To attract the younger members, CABMET leaders have discussed potential meeting locations and events that are not strictly education-based, such as taking the members go-karting. The group has also discussed the utilization of social media networks like Facebook and Twitter to connect with a younger audience. However, Lusietto notes that all CABMET officers work on a volunteer basis, and the maintenance of and participation in social media is a significant undertaking that the current leadership may not have time to properly utilize.
Attracting new members to its organization is not the CABMET leadership’s only concern. Another pressing issue for the industry, the integration of health care IT and biomed departments, has become a topic of discussion and education in the association. Regardless of where the industry may be headed, though, CABMET will stay abreast of new trends and offer solutions and training to its membership.
“We’re finding out that a lot of IT [departments] are taking over biomed equipment, and they don’t even know what that equipment is or what the functionality is,” Lusietto says. “They take over this equipment that is hooked up to a network, and I’m not sure if they know what the function of that equipment is.”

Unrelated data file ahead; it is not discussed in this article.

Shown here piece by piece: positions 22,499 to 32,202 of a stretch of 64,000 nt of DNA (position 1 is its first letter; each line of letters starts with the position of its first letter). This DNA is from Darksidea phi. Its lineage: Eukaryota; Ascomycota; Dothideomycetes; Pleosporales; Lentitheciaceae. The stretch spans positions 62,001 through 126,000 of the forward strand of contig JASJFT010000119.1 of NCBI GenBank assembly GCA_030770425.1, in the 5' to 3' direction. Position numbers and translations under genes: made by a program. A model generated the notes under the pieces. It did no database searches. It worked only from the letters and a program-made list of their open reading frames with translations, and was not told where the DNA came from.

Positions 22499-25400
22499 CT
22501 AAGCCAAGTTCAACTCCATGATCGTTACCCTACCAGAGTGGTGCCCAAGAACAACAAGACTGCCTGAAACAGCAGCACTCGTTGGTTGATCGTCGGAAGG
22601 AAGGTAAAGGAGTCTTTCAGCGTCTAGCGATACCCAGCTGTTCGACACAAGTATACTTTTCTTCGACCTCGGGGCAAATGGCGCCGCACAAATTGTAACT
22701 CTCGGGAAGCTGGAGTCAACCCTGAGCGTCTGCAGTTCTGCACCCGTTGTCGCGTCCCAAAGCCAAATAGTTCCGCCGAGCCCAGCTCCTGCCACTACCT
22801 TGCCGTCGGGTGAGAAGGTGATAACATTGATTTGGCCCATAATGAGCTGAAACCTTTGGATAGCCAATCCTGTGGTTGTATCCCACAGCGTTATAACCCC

“There’s interconnectivity in medical equipment via networks that really hasn’t been taught in schools in the past,” Jaramillo says. “So we really need to start developing our biomeds in that area, and it is one of the things that we’re providing. We are providing network classes for our members to join at an extremely discounted rate so that they can learn the basic fundamentals of networking in a week-long class. Everyone is going to have to have that on their resume if they want to be a biomed in the future. We understand that and are providing that to our members.”
Whether it is offering study courses for certification, education on industry trends and new equipment, or providing a welcoming and enjoyable environment for its members, CABMET will continue to focus on supplying its members with an experience that will be both personally and professionally rewarding.
Chris Gaerig is the associate editor of 24×7. Contact him at .